I also appreciated the ways the actors’ shadows appeared on the walls throughout the play. The design was very artfully, very well done with a lot of attention to detail. Auch ihrem Ehemann Sergej (Markus John) begegnet Wassa Schelesnowa mit kühler  Distanz und gnadenlosem<br /> Pragmatismus

The acting was good too, though my favorite actor was the one who played the brother of Wassa and the uncle of her two daughters. He seemed to me to be the best actor of the group, probably the reason he was given the lead male role. He played a drunk belligerent most of the time, but it reminded me of Chekhov, where the drunk character makes some of the most insightful comments about the other characters and people in general. He also provided most of the entertainment in what was otherwise a serious play.

At a superficial level, the plot goes like this: Wassa Schelesnova is the wealthy owner of a Volga shipping company. She took over the company when her husband, a former officer in the navy, threatened to gamble it all away. She is the typical capitalist businesswoman; think Ayn Rand’s Dagny Taggart, but in pre-Soviet Russia. Her husband has just been accused of statutory rape (am I the only one surprised that this existed in Russia in 1910?), and to save the company from the court appearances, scandal, and court costs, she asks him to take his life or threatens to do it for him. This is the opening act which sets the frame for the rest of the actions that put on display the destructive powers of “steel” people in “stone” houses, as Maxim Gorki writes. Wassa has two daughters, one is slightly retarded in her mental development and the other is disturbed and bitter. Both are the “canvas” of Wassa’s destructive character. The tension of family versus business is already simmering before Wassa’s daughter-in-law, Rachel, appears. It is at this point that the deeper motivations of the play are revealed.

While waiting for the play to start (I picked up my UniFrei [free] ticket at 1920, so I had about forty minutes), I looked at the mini bookstore that was set up near the coat check. I found a lot of good books, including a journal about Elfriede Jelinek that included an article by one of my current professors! The one I spent the most time on was a collection of short stories/novellas by Gorki. I didn’t even get to look at the stories (that had been translated into German) before I was distracted by the foreword by Stefan Zweig (Schachnovelle, anyone?). Zweig starts his foreword by listing the prominent Russian writers: Pushkin, Gogol, Dostoevsky, Tolstoy, Chekhov, and then pointing out to the reader that these are all Russian “elite,” so to speak. They all belong to a class of Russians that control the ueberbau, as Max Weber or other Marxist critics would write. Zweig continues to describe Gorki’s heritage and notes that he is one of the first Russians to write “from and for” the people. So ja, that’s the way Gorki is remembered in German culture. I was surprised to look up Wassa Shelesnova when I got home last night and see that neither the play nor the playwright are very popular in the U.S., but when I think about how my father joked about the “dirty rotton commie pinko bastard” play, I remembered that the U.S. had a much different history with communism than the Germans. Anti-capitalism doesn’t really fly in most U.S. circles.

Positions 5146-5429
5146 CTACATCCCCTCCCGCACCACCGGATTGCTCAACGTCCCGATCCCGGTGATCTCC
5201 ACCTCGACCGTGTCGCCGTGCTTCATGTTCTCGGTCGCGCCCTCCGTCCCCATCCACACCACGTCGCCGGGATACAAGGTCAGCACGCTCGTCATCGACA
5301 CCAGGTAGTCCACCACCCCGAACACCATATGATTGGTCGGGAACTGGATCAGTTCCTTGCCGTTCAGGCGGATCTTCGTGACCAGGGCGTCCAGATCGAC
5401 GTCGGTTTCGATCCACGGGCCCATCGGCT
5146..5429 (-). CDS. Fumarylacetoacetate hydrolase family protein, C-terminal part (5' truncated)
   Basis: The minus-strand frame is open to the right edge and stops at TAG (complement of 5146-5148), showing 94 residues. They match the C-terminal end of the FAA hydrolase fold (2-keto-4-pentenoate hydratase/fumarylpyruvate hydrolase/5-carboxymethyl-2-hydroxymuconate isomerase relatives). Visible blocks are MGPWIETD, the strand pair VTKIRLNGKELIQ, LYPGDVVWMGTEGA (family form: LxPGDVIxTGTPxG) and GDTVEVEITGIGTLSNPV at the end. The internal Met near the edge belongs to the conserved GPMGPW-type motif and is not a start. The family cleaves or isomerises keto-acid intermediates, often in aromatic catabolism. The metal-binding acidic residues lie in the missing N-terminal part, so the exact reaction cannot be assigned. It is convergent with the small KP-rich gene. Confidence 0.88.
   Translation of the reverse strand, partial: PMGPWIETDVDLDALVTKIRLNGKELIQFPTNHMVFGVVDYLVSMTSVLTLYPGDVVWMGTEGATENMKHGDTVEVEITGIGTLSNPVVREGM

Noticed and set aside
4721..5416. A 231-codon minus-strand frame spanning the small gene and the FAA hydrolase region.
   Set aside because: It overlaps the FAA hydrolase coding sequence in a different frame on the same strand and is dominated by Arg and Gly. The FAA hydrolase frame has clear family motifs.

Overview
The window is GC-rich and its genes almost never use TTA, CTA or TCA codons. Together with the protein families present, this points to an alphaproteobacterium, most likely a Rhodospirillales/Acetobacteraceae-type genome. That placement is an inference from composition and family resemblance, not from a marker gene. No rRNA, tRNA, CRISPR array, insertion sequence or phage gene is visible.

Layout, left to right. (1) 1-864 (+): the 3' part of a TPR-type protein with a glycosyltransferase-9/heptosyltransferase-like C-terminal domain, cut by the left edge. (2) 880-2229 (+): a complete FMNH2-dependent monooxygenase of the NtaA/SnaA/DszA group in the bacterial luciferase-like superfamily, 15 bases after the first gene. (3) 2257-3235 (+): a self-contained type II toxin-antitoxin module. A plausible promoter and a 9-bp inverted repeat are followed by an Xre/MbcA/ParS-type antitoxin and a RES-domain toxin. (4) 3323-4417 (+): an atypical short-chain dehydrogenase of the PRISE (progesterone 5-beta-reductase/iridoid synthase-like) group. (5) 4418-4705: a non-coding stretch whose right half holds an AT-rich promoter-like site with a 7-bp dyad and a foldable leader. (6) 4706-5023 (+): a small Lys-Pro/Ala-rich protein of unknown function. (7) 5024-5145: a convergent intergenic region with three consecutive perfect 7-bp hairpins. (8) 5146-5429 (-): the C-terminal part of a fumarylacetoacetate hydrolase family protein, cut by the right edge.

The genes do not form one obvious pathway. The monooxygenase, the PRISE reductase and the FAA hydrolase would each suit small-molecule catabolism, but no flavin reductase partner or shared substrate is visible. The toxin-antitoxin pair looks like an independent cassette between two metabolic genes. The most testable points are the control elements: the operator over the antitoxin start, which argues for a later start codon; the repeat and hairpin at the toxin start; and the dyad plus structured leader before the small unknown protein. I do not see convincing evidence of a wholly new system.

This brief interlude in talking about the play was to help explain my concurrent analysis. When Rachel, who was apparently illegally in Russia after a forced exile to Switzerland, appears back in Wassa’s life and wants to get her son Kolya back, who was placed in Wassa’s custody when Rachel left, the tension between family and business reaches its peak. This tension is heightened by Rachel’s blatantly socialist remarks about the destructive power of material wealth etc. What’s interesting, however, is that Wassa’s answers to Rachel’s outrage at Wassa’s behavior (she moves among her daughters like a matriarchial, prowling panther, and she absolutely refuses to give up Kolya) seems just as convincing about the destructive power of people. One of Rachel’s insults basically labels Wassa as an animal, and Wassa’s response is that “ha! You call me an animal? Well, you need to know, people are much worse! They are the worst.” So it’s not really clear whether Gorki was anti-capitalist or anti-socialist, or just anti-“modern” wo/man. I look at Gorki’s own words to help me find an answer:

Why I wrote? Because I saw people before me for whom the sole purpose in life was to suck the blood out of people, thicken it with kopecks, and then glue the kopecks to rubles. Yet, I still bow down to these people because without their incarnations of sense, fantasy, and innovation, I don’t feel or see anything in this world. And if it is necessary to speak of something holy in this world, then the only thing that is holy is the discontentment of people with themselves and the strive to be better than they are; holy is their own hate for the plunder of their survival that they created. – Maxim Gorki as translated by DT

In the end, it is the fight over Kolya, whom Wassa wanted to inherit the company to, that ends up killing Wassa (I’m sure it’s a generally unhealthy lifestyle of stress, a lot of drinking and little eating that did her in too). I suppose one can say that Gorki was mainly concerned with the role the accumulation of wealth plays in the “modern” wo/man, and how it ultimately just destroys him/her.

A great way for a poor college student to round out the evening. I found myself wondering about my own socialist tendancies, or at least my anti-materialism.  Whether I am that way because I don’t have a choice, or because I want to be, is a different, too personal question to discuss here.

I was really happy to have the opportunity to see a Gorki play, and I look forward to the next few months where I can see a lot more plays.